This is largely due to Jeff Heath, a starter the last two years, who has been serviceable but flawed. Another undrafted player, Heath has overachieved but there is a general perception that he's not good enough if the Cowboys are serious about trying to win a Super Bowl.
But like any other year, the 2019 draft is about more than just the team's need at one position. Debates about biggest needs and priorities go on for months, and elements such as the depth and strength of a draft class or the belief that a player can have immediate impact, versus needing time to develop, all factor into the final decisions.
Also, you have to remember that Dallas did just sign veteran George Iloka to a one-year deal. They may very well be looking at a three-way competition for the two starting roles, content with whoever emerges between Iloka, Heath, and Woods for those spots.
A big reason they signed Iloka was to avoid feeling handcuffed by position need in the draft. The Cowboys love feeling free to draft based on talent.
What's more, the team certainly has other potential uses for that 2nd-round pick.
They could take a tight end to learn from Jason Witten and take over the role full-time in 2020. Or perhaps they want to find a second running back to taken some burden off Ezekiel Elliott and improve the team's negotiating position with Zeke in the coming years.
Maybe they want a potential upgrade at defensive tackle, having similarly not made any big draft picks there for many years. Dallas could not only use some better talent at DT but they have several guys with expiring contracts and need some security for the future.
If we've learned anything from all this history at safety, it's that the Dallas Cowboys seem to give higher priority to most of their other positions. They've been content to try to get things done with mid-round picks, undrafted gems, and bargain free agents and focus on other roster spots with the higher picks and big contracts.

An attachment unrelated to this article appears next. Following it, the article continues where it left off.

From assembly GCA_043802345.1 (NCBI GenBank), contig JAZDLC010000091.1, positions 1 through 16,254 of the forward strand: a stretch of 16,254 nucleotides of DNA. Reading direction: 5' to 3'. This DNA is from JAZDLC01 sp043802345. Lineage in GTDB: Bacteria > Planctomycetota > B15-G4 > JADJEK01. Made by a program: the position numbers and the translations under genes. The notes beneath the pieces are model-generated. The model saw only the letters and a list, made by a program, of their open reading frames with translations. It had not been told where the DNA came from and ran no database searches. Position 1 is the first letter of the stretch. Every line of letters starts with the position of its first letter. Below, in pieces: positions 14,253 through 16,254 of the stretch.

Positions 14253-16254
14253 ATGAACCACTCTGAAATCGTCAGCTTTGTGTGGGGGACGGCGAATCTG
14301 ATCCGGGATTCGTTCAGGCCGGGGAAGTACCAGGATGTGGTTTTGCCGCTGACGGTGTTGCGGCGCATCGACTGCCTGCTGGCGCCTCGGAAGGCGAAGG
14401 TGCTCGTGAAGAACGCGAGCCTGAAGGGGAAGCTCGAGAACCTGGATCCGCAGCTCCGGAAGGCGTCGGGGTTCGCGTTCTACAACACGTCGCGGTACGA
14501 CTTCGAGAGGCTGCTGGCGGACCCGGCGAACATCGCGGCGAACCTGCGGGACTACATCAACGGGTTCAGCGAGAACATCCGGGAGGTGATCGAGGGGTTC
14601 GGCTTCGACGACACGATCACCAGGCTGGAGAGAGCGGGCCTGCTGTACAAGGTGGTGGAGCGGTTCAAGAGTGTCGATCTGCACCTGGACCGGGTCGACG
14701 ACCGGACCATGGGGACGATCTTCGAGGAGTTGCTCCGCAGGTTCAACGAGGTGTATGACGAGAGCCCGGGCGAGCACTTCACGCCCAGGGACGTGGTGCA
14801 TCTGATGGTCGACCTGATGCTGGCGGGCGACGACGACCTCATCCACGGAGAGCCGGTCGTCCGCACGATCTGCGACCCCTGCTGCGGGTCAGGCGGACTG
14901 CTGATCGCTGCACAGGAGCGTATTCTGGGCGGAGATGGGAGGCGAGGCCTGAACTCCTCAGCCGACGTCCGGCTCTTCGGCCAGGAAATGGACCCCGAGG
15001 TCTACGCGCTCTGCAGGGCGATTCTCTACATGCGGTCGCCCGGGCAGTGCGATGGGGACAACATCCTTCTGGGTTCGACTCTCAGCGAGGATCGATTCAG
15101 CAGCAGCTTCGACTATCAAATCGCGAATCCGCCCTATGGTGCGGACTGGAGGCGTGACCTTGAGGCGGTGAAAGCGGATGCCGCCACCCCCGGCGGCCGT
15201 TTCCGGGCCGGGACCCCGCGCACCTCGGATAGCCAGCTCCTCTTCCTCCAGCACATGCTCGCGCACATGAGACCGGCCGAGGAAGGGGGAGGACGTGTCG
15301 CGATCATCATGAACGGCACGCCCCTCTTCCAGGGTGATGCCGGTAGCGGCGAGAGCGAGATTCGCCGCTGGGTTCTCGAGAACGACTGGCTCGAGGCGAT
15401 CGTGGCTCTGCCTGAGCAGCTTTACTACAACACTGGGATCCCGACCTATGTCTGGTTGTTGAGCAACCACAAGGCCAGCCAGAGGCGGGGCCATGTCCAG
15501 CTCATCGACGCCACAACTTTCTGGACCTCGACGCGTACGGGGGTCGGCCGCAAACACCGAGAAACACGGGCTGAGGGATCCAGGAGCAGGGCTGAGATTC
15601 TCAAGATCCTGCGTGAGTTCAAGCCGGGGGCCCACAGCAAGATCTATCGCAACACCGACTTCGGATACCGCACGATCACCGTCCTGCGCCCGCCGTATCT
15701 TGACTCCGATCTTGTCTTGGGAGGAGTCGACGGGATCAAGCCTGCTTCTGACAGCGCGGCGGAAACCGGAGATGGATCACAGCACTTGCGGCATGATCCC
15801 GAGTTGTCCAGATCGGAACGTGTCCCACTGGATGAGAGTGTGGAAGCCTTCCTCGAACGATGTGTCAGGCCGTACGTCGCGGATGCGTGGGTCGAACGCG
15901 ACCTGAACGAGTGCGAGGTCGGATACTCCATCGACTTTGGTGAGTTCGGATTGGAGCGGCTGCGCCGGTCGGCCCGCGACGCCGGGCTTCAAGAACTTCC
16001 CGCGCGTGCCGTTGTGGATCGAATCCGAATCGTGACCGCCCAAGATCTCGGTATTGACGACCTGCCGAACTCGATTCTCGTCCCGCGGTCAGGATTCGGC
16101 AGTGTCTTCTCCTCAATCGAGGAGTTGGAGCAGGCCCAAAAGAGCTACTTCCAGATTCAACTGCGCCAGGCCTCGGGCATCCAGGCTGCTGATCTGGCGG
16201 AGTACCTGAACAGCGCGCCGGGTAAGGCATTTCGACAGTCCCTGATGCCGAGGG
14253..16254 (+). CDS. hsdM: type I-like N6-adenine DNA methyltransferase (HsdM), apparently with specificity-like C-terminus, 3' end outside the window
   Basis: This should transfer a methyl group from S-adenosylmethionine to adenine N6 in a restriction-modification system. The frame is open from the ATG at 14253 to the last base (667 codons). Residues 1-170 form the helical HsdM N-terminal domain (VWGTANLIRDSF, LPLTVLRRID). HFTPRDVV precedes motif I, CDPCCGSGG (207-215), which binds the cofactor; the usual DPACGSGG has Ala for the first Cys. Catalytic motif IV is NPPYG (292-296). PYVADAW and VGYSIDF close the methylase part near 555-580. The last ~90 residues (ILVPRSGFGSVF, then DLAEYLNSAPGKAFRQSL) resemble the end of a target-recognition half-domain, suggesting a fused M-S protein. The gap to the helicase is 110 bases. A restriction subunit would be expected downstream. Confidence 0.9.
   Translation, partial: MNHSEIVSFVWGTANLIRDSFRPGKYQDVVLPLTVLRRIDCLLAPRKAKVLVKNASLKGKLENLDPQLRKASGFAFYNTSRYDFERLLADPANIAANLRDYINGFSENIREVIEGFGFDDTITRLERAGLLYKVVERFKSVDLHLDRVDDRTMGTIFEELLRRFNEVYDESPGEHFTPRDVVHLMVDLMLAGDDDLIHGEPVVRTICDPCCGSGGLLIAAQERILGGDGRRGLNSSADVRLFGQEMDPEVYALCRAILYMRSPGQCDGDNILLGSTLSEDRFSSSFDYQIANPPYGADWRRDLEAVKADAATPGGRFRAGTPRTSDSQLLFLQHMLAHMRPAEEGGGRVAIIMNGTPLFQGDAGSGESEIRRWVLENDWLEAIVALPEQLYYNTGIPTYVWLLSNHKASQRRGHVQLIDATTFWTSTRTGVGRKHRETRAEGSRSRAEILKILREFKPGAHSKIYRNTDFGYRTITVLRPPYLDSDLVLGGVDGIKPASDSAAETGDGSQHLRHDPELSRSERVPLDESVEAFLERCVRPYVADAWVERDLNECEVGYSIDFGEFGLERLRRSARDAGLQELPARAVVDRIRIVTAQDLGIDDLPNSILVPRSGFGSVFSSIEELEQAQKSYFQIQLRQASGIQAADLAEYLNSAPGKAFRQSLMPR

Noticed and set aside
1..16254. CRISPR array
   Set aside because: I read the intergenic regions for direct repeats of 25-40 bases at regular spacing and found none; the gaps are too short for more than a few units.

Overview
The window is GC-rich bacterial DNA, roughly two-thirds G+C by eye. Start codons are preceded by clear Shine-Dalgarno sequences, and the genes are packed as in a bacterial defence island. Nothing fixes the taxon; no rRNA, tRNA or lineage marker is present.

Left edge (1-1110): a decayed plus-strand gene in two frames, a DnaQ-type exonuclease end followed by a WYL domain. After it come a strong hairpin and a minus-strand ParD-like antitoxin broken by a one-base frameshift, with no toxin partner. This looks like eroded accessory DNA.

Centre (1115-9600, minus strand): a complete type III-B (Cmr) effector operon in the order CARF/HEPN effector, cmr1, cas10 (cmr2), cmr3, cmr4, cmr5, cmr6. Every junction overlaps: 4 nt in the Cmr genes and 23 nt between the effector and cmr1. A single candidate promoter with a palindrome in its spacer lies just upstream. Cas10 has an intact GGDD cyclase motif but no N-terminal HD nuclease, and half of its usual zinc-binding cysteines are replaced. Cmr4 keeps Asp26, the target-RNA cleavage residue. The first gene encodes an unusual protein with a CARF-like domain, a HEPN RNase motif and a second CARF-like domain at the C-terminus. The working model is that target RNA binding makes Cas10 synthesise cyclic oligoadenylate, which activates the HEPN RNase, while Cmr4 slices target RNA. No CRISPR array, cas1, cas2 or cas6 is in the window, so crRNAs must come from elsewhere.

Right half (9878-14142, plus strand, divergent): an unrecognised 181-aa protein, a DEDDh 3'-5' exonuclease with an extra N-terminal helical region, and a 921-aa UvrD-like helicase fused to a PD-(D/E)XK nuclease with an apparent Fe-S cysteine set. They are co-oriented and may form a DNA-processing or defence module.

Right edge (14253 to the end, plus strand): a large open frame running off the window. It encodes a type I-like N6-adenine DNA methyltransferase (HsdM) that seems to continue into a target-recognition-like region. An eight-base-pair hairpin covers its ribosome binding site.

And let's be honest; a safety taken with the 58th pick in the draft probably isn't going to give us the next Darren Woodson. Even though Woodson himself was a second-round pick, you can only hope for those kind of outcomes. Even guys taken in the Top 10 can easily become busts, let alone guys taken on Day Two of the draft.
So yes, you can make a great case that the Cowboys will take a safety earlier than they have since 2002. The need is there and the talent across the rest of the roster allows for it.
But given their history and the Iloka signing, don't be surprised if Dallas stays true to form.
Dallas Cowboys 2019 Draft Needs: Special Teams
Some have argued that the words "kicker" and "punter" don't belong in the same sentence as "NFL Draft." But just last year, six special teams players were drafted by NFL teams. Could the Dallas Cowboys consider such a player with one of their 2019 draft picks?
From 2009-2018, various teams have drafted 19 kickers and 18 punters. The highest pick was a second-rounder; Tampa Bay's selection of Roberto Aguayo in 2016. Outside of one pick in the third round and another in the fourth, the other 34 picks have all been in rounds 5-7.
The Dallas Cowboys have only contributed on pick to this total. In 2009 they selected David Buehler in the fifth round, two years after using a sixth-round pick on Nick Folk.
Ten years later, could Dallas finally use another draft pick on special teams?
There are a few of factors that make this possible. For one, the Cowboys are already fairly loaded with talent across the roster. A late-round pick spent at any number of positions would have a hard time surviving final cuts.
Second, in terms of the quality of player versus the round, there's no better value than on special teams. You can possibly get the best kicker in the country in the fifth or sixth round; no other position offers that.
Lastly, and most importantly, the Cowboys have a pretty clear opportunity to upgrade at kicker. They also could use the draft to save some cap space by making a change at punter.
As I've written about before, Brett Maher was a Jekyll & Hyde kicker in 2018. He was brilliant from long range but a major liability closer in, and his 80.6% total field-goal accuracy was near the bottom of the league.
While Maher's distance is a true asset, does it outweigh the risk of him missing a game-winning FG from 35 yards? And what about extra-point kicks, for that matter?
Dallas should certainly bring Brett back in 2019 to compete for the job. Remember, he was still Dan Bailey's backup until close the start of the regular season. Perhaps a full offseason as the primary kicker would help him stabilize his game.
But given the uncertainty, the Cowboys could easily justify spending a late-round pick at kicker. They could potentially land LSU's Cole Tracy or Utah's Matt Gay, two of the top prospects in this draft class.